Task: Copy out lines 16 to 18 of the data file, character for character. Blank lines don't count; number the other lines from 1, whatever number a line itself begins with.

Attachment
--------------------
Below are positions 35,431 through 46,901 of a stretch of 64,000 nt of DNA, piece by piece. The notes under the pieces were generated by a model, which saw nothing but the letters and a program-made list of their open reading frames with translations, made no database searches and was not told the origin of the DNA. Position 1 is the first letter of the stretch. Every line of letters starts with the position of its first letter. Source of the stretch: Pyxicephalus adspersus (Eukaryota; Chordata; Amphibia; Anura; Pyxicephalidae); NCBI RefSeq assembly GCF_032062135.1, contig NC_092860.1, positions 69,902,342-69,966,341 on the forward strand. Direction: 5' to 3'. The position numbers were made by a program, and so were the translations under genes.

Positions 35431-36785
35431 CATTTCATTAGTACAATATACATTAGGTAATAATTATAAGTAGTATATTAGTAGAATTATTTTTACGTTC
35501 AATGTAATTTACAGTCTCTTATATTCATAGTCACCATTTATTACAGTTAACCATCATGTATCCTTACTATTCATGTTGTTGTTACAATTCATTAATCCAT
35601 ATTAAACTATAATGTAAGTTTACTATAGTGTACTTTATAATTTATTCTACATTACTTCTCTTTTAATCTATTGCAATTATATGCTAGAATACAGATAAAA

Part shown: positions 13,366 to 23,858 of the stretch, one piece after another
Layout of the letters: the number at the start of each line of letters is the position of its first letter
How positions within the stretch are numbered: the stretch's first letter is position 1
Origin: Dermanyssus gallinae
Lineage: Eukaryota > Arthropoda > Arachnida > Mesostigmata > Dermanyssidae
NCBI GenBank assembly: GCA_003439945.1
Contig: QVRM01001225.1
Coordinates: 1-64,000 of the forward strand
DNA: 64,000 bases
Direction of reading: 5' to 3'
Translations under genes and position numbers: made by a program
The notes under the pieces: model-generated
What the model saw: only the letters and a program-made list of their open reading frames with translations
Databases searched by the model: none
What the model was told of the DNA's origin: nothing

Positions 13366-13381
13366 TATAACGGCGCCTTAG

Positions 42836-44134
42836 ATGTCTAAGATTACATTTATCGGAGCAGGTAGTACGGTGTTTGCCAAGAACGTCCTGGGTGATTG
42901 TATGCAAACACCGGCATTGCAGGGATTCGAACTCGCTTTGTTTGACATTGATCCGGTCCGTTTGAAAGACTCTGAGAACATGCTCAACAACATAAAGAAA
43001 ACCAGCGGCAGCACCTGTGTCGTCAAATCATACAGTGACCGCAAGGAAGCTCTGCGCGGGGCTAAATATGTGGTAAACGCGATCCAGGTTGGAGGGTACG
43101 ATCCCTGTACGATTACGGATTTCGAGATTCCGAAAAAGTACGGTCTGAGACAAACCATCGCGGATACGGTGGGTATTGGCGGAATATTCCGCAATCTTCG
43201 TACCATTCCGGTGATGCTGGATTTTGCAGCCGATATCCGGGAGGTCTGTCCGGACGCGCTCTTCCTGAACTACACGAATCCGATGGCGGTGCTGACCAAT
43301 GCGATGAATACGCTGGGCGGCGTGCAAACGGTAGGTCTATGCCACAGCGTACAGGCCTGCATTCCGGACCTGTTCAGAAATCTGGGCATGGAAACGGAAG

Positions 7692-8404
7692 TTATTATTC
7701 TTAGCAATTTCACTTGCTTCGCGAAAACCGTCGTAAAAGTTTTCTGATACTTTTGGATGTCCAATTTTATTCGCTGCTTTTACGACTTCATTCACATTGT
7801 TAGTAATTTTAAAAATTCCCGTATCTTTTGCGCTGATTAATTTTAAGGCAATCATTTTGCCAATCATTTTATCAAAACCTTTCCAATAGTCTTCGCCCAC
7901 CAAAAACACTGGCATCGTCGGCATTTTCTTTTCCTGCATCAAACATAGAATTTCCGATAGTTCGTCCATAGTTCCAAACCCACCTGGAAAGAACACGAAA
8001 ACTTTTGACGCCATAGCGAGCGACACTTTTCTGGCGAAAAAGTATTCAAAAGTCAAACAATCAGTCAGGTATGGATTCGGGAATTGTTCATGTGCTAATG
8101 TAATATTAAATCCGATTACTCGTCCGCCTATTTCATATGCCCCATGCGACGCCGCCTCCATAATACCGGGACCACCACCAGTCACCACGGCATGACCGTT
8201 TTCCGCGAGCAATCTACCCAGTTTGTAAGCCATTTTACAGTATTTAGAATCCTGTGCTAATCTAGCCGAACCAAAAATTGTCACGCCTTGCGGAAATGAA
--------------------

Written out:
Translations under genes and position numbers: made by a program
The notes under the pieces: model-generated
What the model saw: only the letters and a program-made list of their open reading frames with translations